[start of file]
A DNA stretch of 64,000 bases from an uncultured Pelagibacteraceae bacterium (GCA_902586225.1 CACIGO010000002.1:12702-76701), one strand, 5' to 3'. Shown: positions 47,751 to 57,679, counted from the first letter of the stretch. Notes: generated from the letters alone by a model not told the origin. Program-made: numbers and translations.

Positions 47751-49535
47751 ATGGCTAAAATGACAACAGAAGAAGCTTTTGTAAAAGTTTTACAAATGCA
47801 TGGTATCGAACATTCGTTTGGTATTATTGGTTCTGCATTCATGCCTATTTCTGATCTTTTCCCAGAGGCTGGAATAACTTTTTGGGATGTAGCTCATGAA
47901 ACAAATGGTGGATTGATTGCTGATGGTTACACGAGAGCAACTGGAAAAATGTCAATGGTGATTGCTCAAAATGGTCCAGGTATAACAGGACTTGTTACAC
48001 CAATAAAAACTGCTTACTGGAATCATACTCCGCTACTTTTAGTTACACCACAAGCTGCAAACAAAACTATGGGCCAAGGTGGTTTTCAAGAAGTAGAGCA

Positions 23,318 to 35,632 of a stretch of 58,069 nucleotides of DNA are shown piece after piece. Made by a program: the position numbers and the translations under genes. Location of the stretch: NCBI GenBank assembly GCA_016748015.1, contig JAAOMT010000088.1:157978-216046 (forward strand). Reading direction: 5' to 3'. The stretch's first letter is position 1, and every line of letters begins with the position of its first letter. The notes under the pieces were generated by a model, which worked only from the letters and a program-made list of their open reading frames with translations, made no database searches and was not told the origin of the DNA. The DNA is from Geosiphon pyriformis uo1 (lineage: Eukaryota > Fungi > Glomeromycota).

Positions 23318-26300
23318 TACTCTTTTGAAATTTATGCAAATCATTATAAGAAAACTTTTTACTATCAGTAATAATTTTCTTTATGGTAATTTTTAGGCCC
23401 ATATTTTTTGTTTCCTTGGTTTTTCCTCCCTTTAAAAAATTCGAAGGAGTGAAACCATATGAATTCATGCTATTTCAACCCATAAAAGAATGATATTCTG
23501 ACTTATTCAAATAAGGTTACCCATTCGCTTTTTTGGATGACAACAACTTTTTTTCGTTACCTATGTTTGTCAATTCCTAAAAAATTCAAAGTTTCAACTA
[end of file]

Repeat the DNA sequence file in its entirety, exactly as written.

A DNA stretch of 64,000 bases from an uncultured Pelagibacteraceae bacterium (GCA_902586225.1 CACIGO010000002.1:12702-76701), one strand, 5' to 3'. Shown: positions 47,751 to 57,679, counted from the first letter of the stretch. Notes: generated from the letters alone by a model not told the origin. Program-made: numbers and translations.

Positions 47751-49535
47751 ATGGCTAAAATGACAACAGAAGAAGCTTTTGTAAAAGTTTTACAAATGCA
47801 TGGTATCGAACATTCGTTTGGTATTATTGGTTCTGCATTCATGCCTATTTCTGATCTTTTCCCAGAGGCTGGAATAACTTTTTGGGATGTAGCTCATGAA
47901 ACAAATGGTGGATTGATTGCTGATGGTTACACGAGAGCAACTGGAAAAATGTCAATGGTGATTGCTCAAAATGGTCCAGGTATAACAGGACTTGTTACAC
48001 CAATAAAAACTGCTTACTGGAATCATACTCCGCTACTTTTAGTTACACCACAAGCTGCAAACAAAACTATGGGCCAAGGTGGTTTTCAAGAAGTAGAGCA

Positions 23,318 to 35,632 of a stretch of 58,069 nucleotides of DNA are shown piece after piece. Made by a program: the position numbers and the translations under genes. Location of the stretch: NCBI GenBank assembly GCA_016748015.1, contig JAAOMT010000088.1:157978-216046 (forward strand). Reading direction: 5' to 3'. The stretch's first letter is position 1, and every line of letters begins with the position of its first letter. The notes under the pieces were generated by a model, which worked only from the letters and a program-made list of their open reading frames with translations, made no database searches and was not told the origin of the DNA. The DNA is from Geosiphon pyriformis uo1 (lineage: Eukaryota > Fungi > Glomeromycota).

Positions 23318-26300
23318 TACTCTTTTGAAATTTATGCAAATCATTATAAGAAAACTTTTTACTATCAGTAATAATTTTCTTTATGGTAATTTTTAGGCCC
23401 ATATTTTTTGTTTCCTTGGTTTTTCCTCCCTTTAAAAAATTCGAAGGAGTGAAACCATATGAATTCATGCTATTTCAACCCATAAAAGAATGATATTCTG
23501 ACTTATTCAAATAAGGTTACCCATTCGCTTTTTTGGATGACAACAACTTTTTTTCGTTACCTATGTTTGTCAATTCCTAAAAAATTCAAAGTTTCAACTA